4 Truths About Toddlerhood You Have to Accept
Toddlers are my favorite little people. I can say that because my last child has finally moved out of that stage and I am now [sniffle, sniffle] toddler-less. A funny thing happens when you are no longer in the throes of toddlerhood – you see toddlers in a whole new light.
When you are knee deep in toddlerhood, you often miss the cute innocence of toddlers. You might miss the hysterical way they try to exert their independence. You probably see no humor when they fall to the ground and forget how to walk or how they have no filter when they talk to strangers.
I get it. You are sleep deprived. You want your little person to stop dripping and hanging all over you. You want to eat a meal that you don’t have to share. You want a napkin to rest on your lap, not a bouncy, messy child. Toddlerhood can be exhausting. But…it is also short lived. It will only be a few years before they are running off to school and squirm when you try to kiss them.
I want you to soak up your little tornado. I want you to enjoy every sleep deprived, exhausting day (okay that is asking too much)! But, I do want to help you stop spinning your wheels about issues you can’t fix.
To help you do that, we need to get a few things straight about toddlerhood:
There will be no learning curve, so stop waiting for your toddler to get it.
“Why is he doing it again!! We just talked about this yesterday!” Yes, and you will talk about it tomorrow and the next day and the next day and the… (you get my point). Toddlerhood is like building a house. When you are pouring the concrete into the foundation it doesn’t look much like a house. And yet, without a solid foundation, everything built on top of it will come crumbling down.
Toddlerhood is laying the foundation. It is setting up rules and expectations. It is teaching your toddler that what you say is what you mean. It is helping them learn limits over and over and over again.
Don’t expect your toddler to learn any of these lessons anytime soon. In fact, most toddlers won’t fully get it until they are almost out of toddlerhood. Realize that you are teaching and that all your hard work will pay off in the long run.
Tantrums are part of the deal
There is not much in life you can guarantee, but you can bank on toddler tantrums. No, it is not a sign you are doing something wrong. In fact, it is a sign you are doing something right!
Developmentally toddlers are in the throes of exerting their independence. That is scary, as their frontal lobe isn’t fully developed, they act on impulse and have poor gross motor skills. Their behavior is enough to give us a heart attack half the time. That is why it is impossible to not butt heads with your toddler. “No” and “Get down!” and “Yikes!” are all part of your vocabulary.
Toddlers are spreading their wings and you are refusing to let them always fly. This will cause unrest in your little person. They will revolt, flail, kick and scream. And you (being the awesome parent that you are) will hold your ground, respond calmly and maintain clear limits.
Your toddler will have mood swings that make puberty and menopause look like a cake walk.
There is a reason people joke they have a threenager and the reality isn’t too funny. Toddlers will give any teen a run for their money. They will ask for things and then cry when you bring it to them. They will have the biggest meltdown, only to be in the happiest mood a few minutes later. Honestly, it is enough to make your head spin.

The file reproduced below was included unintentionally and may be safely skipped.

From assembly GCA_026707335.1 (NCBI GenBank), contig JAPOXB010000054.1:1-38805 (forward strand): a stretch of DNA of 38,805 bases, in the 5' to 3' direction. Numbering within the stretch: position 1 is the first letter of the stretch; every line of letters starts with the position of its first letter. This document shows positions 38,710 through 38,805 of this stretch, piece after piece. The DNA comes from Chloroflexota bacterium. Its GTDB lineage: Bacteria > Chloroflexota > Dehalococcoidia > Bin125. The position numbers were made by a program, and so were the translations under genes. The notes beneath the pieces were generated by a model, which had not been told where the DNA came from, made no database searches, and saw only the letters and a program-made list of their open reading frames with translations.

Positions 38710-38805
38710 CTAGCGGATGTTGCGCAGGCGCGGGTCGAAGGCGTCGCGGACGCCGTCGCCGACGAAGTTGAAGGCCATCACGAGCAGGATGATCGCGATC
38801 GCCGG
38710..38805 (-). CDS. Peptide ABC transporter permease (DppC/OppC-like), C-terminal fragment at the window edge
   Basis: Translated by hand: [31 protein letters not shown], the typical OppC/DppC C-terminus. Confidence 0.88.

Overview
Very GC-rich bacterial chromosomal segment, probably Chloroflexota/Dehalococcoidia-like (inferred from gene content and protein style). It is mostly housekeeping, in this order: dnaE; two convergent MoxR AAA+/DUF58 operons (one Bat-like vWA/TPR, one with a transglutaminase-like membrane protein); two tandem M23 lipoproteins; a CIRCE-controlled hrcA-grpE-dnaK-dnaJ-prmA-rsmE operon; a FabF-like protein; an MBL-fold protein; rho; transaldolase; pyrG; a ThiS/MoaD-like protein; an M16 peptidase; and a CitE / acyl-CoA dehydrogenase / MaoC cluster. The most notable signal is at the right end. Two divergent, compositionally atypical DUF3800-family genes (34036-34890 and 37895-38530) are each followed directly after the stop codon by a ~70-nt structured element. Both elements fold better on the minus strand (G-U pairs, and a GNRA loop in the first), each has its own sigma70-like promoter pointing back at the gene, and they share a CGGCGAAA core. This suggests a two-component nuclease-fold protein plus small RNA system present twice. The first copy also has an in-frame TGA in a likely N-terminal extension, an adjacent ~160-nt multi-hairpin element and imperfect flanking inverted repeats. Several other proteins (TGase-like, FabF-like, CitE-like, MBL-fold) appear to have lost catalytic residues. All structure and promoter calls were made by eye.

No, there is nothing wrong with your toddler. Don’t diagnose them just yet with a zillion mood disorders. Toddlers are just learning to self-regulate. This can take some time and patience. They are just developing this ability. In the meanwhile hold on to your hat, it is going to be a bumpy, emotional ride.
Picky Eater and toddler are synonymous.
What do mac and cheese, chicken nuggets and goldfish have in common? They are toddler’s favorite foods. Picky toddlers are more the norm than the exception. Toddlers have very finicky eating habits. This can scare parents, especially first-time parents.
If you want some great ways to help feed that picky little person, check out this awesome book by Dr. Orlena Kerek:
After a few kids, most parents realize this is par for the course. Toddlers are picky creatures. They get hung up on texture, temperature and smells. They like what they like and aren’t going to take big risks when it comes to their tummies.
Usually, this pickiness gets better over time and truly isn’t worth all the stress it can cause. If your child is eating and gaining weight, you are doing okay.
Let go of these worries and enjoy your little peanut
I know I am guilty of not always soaking up toddlerhood. My first child was such a challenge, I don’t think I soaked up anything except vomit and pee. My second child’s toddlerhood came and went in a blink, mainly because my third child completely eclipsed him. My youngest was the most fortunate, as I started to slow down and soak up her sunshine.
It is impossible to enjoy every single second of toddlerhood because frankly, some of it is less than rewarding. But I would encourage you to not get hung up on the things you cannot change. Don’t get stuck on the phases and stages that are normal in toddlerhood.
Your job is to be loving, caring and consistent. Your job is to teach and to explain. Their job is to push limits. Their job is to crumble and turn into a puddle. If that is happening in your house, everything is as it should be.
Do you have any other toddlerhood truths to add? Leave them in the comments below. Do you know someone who is raising a toddler and could benefit from these truths? Share this article with them.
Other toddler resources and articles:
Do you have questions you want answered? Click here and write Ask the Child Therapist in the subject line.
For more episodes of Ask the Child Therapist click here.
To subscribe to this series on Youtube click here.